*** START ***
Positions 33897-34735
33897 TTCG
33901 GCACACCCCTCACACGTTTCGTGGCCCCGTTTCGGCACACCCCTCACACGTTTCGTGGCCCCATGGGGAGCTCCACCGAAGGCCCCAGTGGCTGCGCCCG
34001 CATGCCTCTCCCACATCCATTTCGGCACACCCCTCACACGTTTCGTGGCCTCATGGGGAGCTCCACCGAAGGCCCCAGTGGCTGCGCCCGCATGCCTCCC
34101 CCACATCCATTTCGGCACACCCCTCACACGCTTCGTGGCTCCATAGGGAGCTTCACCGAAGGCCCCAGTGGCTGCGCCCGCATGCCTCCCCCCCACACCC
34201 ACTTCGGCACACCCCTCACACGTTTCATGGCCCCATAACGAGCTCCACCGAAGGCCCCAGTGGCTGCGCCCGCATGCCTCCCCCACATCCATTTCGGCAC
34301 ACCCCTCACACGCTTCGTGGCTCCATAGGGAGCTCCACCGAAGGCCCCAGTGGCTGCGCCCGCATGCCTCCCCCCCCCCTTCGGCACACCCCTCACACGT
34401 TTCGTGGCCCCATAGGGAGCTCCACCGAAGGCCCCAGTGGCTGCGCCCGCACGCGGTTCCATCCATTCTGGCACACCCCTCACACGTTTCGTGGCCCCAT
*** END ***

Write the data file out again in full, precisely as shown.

Positions 33897-34735
33897 TTCG
33901 GCACACCCCTCACACGTTTCGTGGCCCCGTTTCGGCACACCCCTCACACGTTTCGTGGCCCCATGGGGAGCTCCACCGAAGGCCCCAGTGGCTGCGCCCG
34001 CATGCCTCTCCCACATCCATTTCGGCACACCCCTCACACGTTTCGTGGCCTCATGGGGAGCTCCACCGAAGGCCCCAGTGGCTGCGCCCGCATGCCTCCC
34101 CCACATCCATTTCGGCACACCCCTCACACGCTTCGTGGCTCCATAGGGAGCTTCACCGAAGGCCCCAGTGGCTGCGCCCGCATGCCTCCCCCCCACACCC
34201 ACTTCGGCACACCCCTCACACGTTTCATGGCCCCATAACGAGCTCCACCGAAGGCCCCAGTGGCTGCGCCCGCATGCCTCCCCCACATCCATTTCGGCAC
34301 ACCCCTCACACGCTTCGTGGCTCCATAGGGAGCTCCACCGAAGGCCCCAGTGGCTGCGCCCGCATGCCTCCCCCCCCCCTTCGGCACACCCCTCACACGT
34401 TTCGTGGCCCCATAGGGAGCTCCACCGAAGGCCCCAGTGGCTGCGCCCGCACGCGGTTCCATCCATTCTGGCACACCCCTCACACGTTTCGTGGCCCCAT